Apple’s Watch is the closest a smartwatch has gotten to feeling like a proper watch.



Apple’s take on the smartwatch was always going to be totally different from the crowd, and it sure is one device worth taking a look at, especially if you’ve been eyeing the ads and stories on the subject.

But do we think it’s worth it?

Honestly, we’re not sure. Even at the $500-600 mark, the inexpensive option is still quite pricey, and a lot to pay for a gadget that is basically an accessory for a phone you’re probably going to use more often.


Then there’s the issue of the Apple Watch being a first-generation product, and this area will only improve, with a next-gen model likely to boast better battery life and more features.

That’s always the issue with first-gen products, mind you, and that’s a gamble you take with every tech purchase you grab, but we can’t help but feel like the Apple Watch will see that more aggressively, with customers feeling the pinch more so due to that high price of entry.

Android owners don’t really get a say in the matter, though, and if you’re using a Samsung, an HTC, or a Sony, LG, Huawei, ZTE, Oppo, or really anything that doesn’t greet you with an Apple logo on the back, you can’t even try it out, so don’t bother. This is strictly an Apple-only affair, and owner phone owners need not bother, not unless you’re happy to buy a new phone with the Watch.

Talking into your watch is still a little silly, no matter how fashionable the Apple Watch makes it.
Talking into your watch is still a little silly, no matter how fashionable the Apple Watch makes it.

But at least Apple owners now have a watch to call their own, they just need to work out whether it’s the sort of thing they would wear and use all the time, and while we can tell you if it’s good or not — it is, up to a point — that Apple demo session will really clinch the deal for you.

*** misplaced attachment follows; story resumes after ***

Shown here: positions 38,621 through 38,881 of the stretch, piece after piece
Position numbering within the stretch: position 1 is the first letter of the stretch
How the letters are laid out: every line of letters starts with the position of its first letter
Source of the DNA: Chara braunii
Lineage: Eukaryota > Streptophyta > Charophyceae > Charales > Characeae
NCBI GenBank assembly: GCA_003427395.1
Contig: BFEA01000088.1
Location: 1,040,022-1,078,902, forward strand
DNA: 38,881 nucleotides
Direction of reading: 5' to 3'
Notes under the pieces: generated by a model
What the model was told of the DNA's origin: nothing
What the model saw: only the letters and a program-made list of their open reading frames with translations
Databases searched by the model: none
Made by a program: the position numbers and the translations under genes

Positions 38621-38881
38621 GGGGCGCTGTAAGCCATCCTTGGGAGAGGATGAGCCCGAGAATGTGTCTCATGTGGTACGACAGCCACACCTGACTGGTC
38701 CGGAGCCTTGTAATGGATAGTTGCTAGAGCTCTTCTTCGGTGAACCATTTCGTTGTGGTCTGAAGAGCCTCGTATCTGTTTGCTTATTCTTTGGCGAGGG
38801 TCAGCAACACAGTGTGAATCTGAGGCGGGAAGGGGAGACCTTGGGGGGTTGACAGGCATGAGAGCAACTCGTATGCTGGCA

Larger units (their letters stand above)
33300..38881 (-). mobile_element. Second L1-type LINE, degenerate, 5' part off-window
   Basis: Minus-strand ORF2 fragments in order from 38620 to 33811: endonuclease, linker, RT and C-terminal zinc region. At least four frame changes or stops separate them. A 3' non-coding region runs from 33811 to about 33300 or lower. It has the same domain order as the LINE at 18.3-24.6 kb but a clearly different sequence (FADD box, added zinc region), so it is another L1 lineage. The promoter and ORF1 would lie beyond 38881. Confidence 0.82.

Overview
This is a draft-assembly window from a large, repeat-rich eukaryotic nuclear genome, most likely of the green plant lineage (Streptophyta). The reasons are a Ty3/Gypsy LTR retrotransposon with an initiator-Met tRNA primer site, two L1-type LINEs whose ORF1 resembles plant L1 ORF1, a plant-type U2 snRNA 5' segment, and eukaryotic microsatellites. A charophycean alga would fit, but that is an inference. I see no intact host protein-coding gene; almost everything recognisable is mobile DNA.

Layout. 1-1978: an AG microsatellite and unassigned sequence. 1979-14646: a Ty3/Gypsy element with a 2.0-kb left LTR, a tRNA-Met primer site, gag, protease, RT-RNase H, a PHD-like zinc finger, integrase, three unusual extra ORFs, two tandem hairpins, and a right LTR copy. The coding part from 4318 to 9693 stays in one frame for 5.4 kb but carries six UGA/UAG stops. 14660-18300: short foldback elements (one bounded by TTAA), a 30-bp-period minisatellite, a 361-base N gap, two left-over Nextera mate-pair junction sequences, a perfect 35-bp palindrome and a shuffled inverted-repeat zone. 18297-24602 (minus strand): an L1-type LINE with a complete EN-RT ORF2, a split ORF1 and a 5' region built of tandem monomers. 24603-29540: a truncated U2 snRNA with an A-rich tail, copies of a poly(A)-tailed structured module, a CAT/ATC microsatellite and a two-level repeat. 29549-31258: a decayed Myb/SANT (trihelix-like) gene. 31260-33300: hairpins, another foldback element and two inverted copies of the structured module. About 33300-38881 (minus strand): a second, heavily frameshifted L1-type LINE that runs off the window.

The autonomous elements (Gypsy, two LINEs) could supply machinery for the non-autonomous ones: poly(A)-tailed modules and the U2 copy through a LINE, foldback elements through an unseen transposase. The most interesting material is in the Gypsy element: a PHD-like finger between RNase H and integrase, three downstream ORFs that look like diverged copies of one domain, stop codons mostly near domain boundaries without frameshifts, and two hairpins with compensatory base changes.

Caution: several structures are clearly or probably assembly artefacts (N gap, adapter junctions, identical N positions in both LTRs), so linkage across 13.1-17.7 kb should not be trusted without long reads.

If you’re currently a watch-wearer and you own an iPhone, we’d eye the Apple Watch if only to see whether this makes sense for you. If you like the feeling, ask yourself the following questions:

Do you want to be notified on your wrist when a message comes in? Do you want control of your music? Do you like the idea of communicating using your arm and leaving the phone aside?

And do you mind spending a small fortune for this privilege?

If the answers are yes to most of these, chances are you’ll be good for the first-generation Apple Watch. If not, however, wait around, because this is just the beginning, and smartwatch makers are just getting warmed up.

Value for money
Ease of Use
Reader Rating0 Votes
Well designed; Bands feel like part of the package, not a cheap addition; “Taptic” feedback feels like a poke, less a vibration, with a more human feel than the typical vibrating haptic motor; Easy to control; Watches your health and heartbeat;
Expensive… very expensive; Battery could be a little better; Apps can fail too easily;